Jerome Powell signaled that the Fed would be ready to begin slowing the pace of rate hikes as early as December. That was taken as blaring signal that the Fed was going to hike 50 basis points instead of 75 basis points. The December Fed Funds futures now handicap an 80% chance of a 50 bp hike and a 20% chance of a 75 bp hike.

While the market had been leaning towards a 50 basis point hike to begin with, this caused a massive rally in the 10 year, especially towards the close. Some of this might have been month-end rebalancing however the 10 year bond yield dropped about 12 basis points in 15 minutes and the S&P 500 ended up about 125 points on the day.

He characterized the housing market during the pandemic years as a bubble, which was strange to my ears. I would say the housing market in some MSAs got over heated, but the bubble mentality wasn’t there as far as lenders, regulators etc. are concerned. Still it signals the Fed sees weaker home prices going forward.

Personal incomes rose 0.7% in October, which was better than expectations. Spending continues to remain robust, rising 0.8% MOM. The PCE Price Index, which is the Fed’s preferred measure of inflation came in lower than expectations. The core rate decelerated substantially on a MOM basis while the headline number stayed steady.

Powell talked about the three components of core inflation in his speech yesterday – core goods, housing services, and core services ex-housing. Core goods has been a supply chain issue, and that has improved a lot. Housing services are essentially rent and house prices, and that has been a big driver over the past year, however there is evidence this is subsiding. Finally core services ex-housing has been fluctuating, but this will be driven by the labor market and wage increases. Powell said that the Fed’s inflation forecasts envision housing being a driver of inflation through mid year 2023.

The manufacturing economy contracted for the first time since May of 2020, according to the ISM Manufacturing Survey. New Orders and exports are in contraction territory, while inventory is about where it should be. Prices are falling, which is good news on the inflation front.

“Manufacturing contracted in November after expanding for 29 straight months. Panelists’ companies continue to judiciously manage hiring, other than October 2022, the month-over-month supplier delivery performance was the best since February 2012, when it registered 47 percent and material lead times declined approximately 9 percent from the prior month, approximately 18 percent over the last four months. Managing head counts and total supply chain inventories remain primary goals. Order backlogs, prices and now lead times are declining rapidly, which should bring buyers and sellers back to the table to refill order books based on 2023 business plans.”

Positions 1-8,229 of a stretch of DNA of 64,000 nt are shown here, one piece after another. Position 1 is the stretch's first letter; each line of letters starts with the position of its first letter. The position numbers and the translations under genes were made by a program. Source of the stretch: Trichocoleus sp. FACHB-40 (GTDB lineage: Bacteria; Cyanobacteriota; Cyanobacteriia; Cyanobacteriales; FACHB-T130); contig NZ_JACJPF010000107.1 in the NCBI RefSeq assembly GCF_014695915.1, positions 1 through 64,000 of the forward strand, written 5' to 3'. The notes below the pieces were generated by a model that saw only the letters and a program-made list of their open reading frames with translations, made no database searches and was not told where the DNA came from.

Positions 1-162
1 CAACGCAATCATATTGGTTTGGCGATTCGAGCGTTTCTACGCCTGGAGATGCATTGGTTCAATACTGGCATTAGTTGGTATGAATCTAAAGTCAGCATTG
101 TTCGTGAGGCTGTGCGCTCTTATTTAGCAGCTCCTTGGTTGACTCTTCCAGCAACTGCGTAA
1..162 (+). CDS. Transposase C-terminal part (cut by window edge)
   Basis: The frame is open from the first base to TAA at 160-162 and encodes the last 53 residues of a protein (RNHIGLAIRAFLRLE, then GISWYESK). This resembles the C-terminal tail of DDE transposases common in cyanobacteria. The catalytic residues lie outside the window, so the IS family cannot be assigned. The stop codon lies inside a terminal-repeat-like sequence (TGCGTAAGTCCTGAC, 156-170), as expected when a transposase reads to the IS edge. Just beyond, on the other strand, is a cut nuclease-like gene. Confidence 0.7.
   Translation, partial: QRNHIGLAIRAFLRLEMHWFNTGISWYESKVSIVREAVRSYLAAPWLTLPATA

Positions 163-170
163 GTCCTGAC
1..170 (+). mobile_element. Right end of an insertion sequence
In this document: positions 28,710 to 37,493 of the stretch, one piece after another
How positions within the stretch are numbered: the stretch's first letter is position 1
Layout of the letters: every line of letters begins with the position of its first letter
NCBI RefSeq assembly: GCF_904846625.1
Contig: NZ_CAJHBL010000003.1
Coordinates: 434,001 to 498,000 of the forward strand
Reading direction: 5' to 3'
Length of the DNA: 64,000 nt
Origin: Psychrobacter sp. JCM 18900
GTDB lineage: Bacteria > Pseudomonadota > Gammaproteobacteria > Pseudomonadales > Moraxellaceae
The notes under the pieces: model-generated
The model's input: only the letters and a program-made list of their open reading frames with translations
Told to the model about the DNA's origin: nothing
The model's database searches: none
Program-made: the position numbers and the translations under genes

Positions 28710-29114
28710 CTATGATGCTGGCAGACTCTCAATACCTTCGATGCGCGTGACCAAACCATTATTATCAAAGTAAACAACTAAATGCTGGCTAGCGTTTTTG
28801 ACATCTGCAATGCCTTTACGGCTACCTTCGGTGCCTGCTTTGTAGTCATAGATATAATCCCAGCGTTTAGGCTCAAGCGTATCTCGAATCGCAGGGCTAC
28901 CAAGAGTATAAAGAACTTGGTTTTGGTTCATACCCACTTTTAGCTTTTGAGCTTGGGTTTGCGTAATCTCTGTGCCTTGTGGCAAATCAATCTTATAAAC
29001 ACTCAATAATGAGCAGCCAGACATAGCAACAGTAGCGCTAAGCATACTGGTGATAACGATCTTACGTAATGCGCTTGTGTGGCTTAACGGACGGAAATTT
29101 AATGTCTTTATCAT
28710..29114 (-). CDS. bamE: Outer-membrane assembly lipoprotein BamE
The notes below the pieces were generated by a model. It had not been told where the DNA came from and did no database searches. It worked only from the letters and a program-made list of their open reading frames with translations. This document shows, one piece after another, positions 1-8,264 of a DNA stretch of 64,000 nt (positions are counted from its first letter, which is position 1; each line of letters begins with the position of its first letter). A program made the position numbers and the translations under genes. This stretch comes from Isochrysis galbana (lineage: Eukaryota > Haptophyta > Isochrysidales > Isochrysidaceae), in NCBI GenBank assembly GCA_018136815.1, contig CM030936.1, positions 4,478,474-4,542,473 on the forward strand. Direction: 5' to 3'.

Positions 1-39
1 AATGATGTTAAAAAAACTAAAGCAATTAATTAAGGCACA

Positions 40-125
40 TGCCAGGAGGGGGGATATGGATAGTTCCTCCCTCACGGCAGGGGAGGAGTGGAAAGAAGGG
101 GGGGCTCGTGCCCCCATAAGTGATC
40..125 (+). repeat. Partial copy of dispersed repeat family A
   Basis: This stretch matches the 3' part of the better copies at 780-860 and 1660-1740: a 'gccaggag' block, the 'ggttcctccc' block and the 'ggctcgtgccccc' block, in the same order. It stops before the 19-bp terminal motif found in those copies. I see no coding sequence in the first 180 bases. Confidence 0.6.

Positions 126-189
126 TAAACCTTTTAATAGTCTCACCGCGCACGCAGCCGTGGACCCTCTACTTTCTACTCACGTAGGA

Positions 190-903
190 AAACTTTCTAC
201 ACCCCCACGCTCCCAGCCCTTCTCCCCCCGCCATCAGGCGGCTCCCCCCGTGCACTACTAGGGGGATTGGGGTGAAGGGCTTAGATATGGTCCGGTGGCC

Construction spending fell 0.3% MOM in October, according to the Census Bureau. Residential construction declined, while public construction increased.

Morning Report: Q3 GDP is revised upwards

Vital Statistics:

S&P futures3,967 1.25
Oil (WTI)81.032.83
10 year government bond yield 3.77%
30 year fixed rate mortgage 6.58%

Stocks are marginally higher as we await Jerome Powell’s speech at the Brookings Institution. Bonds and MBS are down.

Fed Chairman Jerome Powell will speak at the Brookings Institution at 1:30 PM. I don’t see any prepared remarks on the Fed’s website. He will address the labor market, inflation and monetary policy. This will be the last week of Fed-speak ahead of the December FOMC meeting December 13-14.

The consensus seems to be that he will talk about slow and steady increases in rates and does not want to spook the markets one way or the other.

St. Louis Fed President James Bullard published an article that suggested the Fed Funds rate needs to rise to at least 4.9% in order to begin to impact inflation. “Results based on the latest trimmed mean PCE inflation rate, which is for September, suggested that it would take a policy rate of at least 4.9% to exert downward pressure on inflation. Thus, even under generous assumptions, the policy rate has not yet reached a level that could be considered sufficiently restrictive, according to these calculations.”